Facebook plans to tighten security on its popular Messenger platform this summer, but it won’t be turned on for all users by default.
Messenger will add a new end-to-end encryption feature that prevents hackers and the government from being able to read your text messages. Facebook won’t be able to read your messages either though, and that will seriously hurt its ability to make bots great if you decide to opt-in to better security.
The move mirrors Google’s recent unveiling of Allo which also comes with end-to-end encryption but only as an opt-in feature. Google received some heavy blow back from critics for not making encryption the default, and it appears that hasn’t deterred Facebook.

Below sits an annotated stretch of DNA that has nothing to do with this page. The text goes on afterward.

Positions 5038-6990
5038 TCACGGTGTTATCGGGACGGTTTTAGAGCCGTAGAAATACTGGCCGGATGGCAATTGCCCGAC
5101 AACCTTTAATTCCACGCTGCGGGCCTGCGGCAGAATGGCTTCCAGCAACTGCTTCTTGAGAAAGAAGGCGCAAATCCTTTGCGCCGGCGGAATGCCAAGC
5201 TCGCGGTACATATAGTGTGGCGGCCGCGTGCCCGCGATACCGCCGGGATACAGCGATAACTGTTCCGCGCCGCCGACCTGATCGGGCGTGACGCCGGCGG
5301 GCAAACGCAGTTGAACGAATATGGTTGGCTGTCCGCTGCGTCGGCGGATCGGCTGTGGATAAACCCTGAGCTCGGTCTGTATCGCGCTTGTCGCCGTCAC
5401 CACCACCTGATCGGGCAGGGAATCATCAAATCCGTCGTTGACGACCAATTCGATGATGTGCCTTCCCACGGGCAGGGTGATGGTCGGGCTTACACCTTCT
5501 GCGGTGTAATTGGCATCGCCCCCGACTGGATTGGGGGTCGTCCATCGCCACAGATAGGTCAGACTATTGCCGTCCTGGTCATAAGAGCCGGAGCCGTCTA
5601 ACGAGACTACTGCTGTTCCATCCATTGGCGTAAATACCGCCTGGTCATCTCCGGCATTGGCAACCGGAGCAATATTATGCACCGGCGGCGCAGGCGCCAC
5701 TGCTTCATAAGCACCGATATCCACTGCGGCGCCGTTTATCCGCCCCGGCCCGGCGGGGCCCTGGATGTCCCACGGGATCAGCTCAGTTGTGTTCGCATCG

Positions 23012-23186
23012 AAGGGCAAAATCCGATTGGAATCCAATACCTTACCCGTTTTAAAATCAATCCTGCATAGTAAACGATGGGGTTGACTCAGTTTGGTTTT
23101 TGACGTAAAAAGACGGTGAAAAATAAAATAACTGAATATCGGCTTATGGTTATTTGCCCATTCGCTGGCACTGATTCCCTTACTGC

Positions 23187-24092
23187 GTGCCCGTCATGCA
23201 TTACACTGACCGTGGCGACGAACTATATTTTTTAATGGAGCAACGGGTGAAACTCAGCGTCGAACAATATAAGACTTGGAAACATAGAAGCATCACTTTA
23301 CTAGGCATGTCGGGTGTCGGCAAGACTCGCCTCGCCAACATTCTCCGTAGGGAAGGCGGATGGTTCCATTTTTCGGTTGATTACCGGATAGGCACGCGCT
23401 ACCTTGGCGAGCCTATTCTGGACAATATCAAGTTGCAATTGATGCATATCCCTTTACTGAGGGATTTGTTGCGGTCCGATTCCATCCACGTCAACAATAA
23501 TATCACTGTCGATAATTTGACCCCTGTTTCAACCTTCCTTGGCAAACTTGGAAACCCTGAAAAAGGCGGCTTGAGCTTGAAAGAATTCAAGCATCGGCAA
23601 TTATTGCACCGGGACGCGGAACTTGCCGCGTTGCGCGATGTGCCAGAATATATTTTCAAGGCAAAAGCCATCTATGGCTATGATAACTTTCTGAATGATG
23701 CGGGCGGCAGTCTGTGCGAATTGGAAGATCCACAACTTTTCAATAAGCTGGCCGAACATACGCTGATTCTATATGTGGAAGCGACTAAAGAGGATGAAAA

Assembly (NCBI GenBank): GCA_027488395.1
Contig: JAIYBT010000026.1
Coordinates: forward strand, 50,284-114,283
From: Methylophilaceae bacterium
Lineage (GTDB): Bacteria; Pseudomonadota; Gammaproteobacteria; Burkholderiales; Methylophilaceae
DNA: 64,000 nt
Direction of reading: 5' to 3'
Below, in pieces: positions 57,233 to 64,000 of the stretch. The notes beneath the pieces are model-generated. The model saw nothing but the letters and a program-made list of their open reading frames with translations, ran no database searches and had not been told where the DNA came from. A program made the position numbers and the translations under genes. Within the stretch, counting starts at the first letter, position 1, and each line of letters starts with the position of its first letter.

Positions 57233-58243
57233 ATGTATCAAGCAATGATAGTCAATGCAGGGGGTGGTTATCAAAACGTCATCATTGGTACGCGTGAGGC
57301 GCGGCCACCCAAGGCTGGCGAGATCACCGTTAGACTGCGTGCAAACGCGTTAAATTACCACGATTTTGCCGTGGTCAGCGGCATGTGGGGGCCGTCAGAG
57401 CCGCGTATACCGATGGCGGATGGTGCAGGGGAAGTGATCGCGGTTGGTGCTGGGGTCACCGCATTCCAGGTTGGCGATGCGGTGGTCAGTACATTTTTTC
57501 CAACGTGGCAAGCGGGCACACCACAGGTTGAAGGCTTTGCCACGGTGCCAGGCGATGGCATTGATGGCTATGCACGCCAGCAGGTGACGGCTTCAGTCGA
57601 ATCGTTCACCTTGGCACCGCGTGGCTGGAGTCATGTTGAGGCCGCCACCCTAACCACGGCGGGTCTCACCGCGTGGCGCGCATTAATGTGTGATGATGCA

“Facebook plans to make the tougher encryption an opt-in, because turning
it on would get in the way of some new machine learning features it is building into Messenger,” reports The Guardian, claiming that the update will be available in the coming months.
Bots have become a bigger focus of Facebook’s strategy after the company unveiled its new AI tools at its developer conference last month. Edward Snowden’s revelations of goverment spying have pushed more users to demand better privacy protections. Its unclear if Facebook’s bots will be powerful enough for users to forgo privacy concerns.